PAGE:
On the other hand, the area also has many tent villages set up to provide for internally displaced people following conflicts, or because of the economic development brought about by large scale development in the region. Brett has experienced projects where many thousands of people have had to be relocated for the projects.

Brett's work has involved preparing recommendations and comparisons for Government to consider the social effects caused to the civilians affected by these projects

Economic operations from projects involving mining, coal, gas, hydro-electric and solar/wind farms,  all cause some impact on people and the environment. Ninety per cent of Brett’s effort in his work involves people impacts and environmental impacts involves about 10%.

In West Australia, the very low population density means that a need for a "people impact" report does not receive much consideration.

Currently Brett is working on a mining in the African nation of Burkina Faso, which is the world's 3rd poorest country (by Gross Domestic Product- GDP). Most of the population exists in a subsistence living environment, mainly by herding cattle and growing rain-fed crops manually. The area of influence around the mine-site is approximately 50km square and incorporates many small villages. The water supply for the population is sourced mainly by wells, and the adjacent river some distance away from the villages. It is intended that water from a nearby major river will supply the project without influencing the flows to a dam for hydro electric generation. The poor quality of surface water means groundwater is used to provide water for the local people. The road systems within the project area have been upgraded, and sealed as they pass through the population centres, in order to minimise the dust thrown up by the passage of the mining vehicles.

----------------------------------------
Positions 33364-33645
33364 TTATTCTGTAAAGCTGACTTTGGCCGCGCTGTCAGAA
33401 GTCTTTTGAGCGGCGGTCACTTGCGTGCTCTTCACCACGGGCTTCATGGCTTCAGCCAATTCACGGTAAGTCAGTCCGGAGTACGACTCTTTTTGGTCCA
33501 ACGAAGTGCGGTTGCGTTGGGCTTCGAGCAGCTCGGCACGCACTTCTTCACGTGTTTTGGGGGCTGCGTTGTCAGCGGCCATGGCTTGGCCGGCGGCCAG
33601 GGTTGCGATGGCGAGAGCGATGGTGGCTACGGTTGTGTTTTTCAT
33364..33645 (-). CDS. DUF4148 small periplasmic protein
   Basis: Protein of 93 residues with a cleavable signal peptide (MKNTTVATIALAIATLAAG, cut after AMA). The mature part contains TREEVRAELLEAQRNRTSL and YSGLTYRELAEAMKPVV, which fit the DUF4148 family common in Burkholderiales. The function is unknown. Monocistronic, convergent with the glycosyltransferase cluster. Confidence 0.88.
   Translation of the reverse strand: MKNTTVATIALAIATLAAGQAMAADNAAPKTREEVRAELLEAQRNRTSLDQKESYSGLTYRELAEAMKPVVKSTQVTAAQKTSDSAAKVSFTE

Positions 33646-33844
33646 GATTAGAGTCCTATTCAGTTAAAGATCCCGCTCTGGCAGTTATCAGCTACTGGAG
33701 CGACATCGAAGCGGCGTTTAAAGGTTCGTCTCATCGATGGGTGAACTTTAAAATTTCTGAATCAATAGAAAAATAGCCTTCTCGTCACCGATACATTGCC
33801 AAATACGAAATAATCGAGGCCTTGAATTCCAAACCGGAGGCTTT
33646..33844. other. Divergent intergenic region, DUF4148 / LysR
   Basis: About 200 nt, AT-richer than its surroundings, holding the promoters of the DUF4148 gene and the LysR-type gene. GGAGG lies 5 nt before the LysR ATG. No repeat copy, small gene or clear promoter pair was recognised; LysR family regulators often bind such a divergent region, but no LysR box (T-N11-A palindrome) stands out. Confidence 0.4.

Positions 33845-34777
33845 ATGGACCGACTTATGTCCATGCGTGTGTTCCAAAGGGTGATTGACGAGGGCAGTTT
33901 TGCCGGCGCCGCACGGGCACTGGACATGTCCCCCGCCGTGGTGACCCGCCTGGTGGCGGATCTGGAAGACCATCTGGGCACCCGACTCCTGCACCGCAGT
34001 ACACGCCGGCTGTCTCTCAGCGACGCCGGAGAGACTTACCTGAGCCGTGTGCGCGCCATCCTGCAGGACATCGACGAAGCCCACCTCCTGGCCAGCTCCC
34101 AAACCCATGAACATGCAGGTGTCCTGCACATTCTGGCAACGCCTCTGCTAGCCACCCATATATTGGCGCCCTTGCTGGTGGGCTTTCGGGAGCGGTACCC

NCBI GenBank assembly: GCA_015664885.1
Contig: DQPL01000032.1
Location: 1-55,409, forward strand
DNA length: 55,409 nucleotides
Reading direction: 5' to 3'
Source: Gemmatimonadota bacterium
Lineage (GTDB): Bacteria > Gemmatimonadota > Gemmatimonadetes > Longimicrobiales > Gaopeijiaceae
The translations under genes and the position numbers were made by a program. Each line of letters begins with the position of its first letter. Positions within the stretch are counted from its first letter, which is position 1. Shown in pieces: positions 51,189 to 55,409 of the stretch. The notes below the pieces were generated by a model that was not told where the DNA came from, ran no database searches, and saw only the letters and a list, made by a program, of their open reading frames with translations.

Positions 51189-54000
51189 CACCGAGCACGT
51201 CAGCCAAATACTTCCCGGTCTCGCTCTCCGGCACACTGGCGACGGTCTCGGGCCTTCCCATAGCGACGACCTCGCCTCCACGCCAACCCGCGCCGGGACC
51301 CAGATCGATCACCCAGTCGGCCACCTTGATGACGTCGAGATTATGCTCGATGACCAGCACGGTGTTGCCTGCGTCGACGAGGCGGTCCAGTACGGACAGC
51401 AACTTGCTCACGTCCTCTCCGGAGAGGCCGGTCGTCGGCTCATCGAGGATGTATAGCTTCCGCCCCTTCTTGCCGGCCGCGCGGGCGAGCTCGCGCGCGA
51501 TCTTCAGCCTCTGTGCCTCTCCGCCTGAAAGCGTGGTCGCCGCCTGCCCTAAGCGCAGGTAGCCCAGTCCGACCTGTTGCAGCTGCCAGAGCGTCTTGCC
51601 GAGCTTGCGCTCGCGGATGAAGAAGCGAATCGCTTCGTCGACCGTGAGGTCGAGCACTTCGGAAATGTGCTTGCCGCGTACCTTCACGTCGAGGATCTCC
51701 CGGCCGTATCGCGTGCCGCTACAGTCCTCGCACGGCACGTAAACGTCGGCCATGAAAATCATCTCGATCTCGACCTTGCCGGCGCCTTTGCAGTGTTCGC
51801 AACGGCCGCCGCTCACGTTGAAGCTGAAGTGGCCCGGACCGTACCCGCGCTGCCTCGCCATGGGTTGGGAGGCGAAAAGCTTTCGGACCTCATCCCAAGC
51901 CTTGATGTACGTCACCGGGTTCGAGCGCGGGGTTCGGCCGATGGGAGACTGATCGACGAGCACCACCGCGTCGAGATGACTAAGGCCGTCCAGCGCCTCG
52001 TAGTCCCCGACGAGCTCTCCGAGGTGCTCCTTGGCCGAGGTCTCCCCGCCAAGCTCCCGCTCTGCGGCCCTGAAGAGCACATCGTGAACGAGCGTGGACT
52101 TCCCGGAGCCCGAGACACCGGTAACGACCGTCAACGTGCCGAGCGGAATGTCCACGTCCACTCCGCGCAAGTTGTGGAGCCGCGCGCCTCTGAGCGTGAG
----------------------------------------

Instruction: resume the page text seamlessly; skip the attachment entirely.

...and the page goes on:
Brett has a passion for cars (mainly yellow) and also enjoys cycling. He also first joined Rotary at the Rotary Club of Leeming following encouragement from an old acquaintance who was a member of the Melville Rotary Club and enjoyed his stay there.

He also had a passion for wildflowers and was on the Greening Australia Board which gave him a lot of satisfaction and currently serves on the Wildflower Society’s management committee. Brett still spends time driving around the bush during wildflower season to enjoy the diversity of flora with which WA is blessed.

Brett indicated he was happy to answer any questions, and when asked about coal-seam gas, he said the methods of extraction of the gas have various impacts on the environment. However, there is much controversy about this method of mining gas. Overseas there are locations subsiding due to the quantity of water removed for human consumption from the aquifers beneath them, so there are impacts from large scale depletion of groundwater from aquifers for any purpose. Some municipalities now collect storm water run-off in order to replenish the water removed from the aquifer.

Brett noted that in the early years, farmers left patches of bush in paddocks when the land was readied for wheat farming. However, later wholesale clearing with bulldozer and chains left nothing. Those areas could subsequently turn quickly to unfarmable salt-affected areas as a result of changes caused to the water table of the land through the loss of the vegetation.

Rotarian Steve Mewett thanked Brett for his talk, noting that it is always interesting to hear about the lives of our own members. Steve presented Brett with a wine glass as a memento of the occasion, and the meeting extended its thanks to Brett with a round of applause.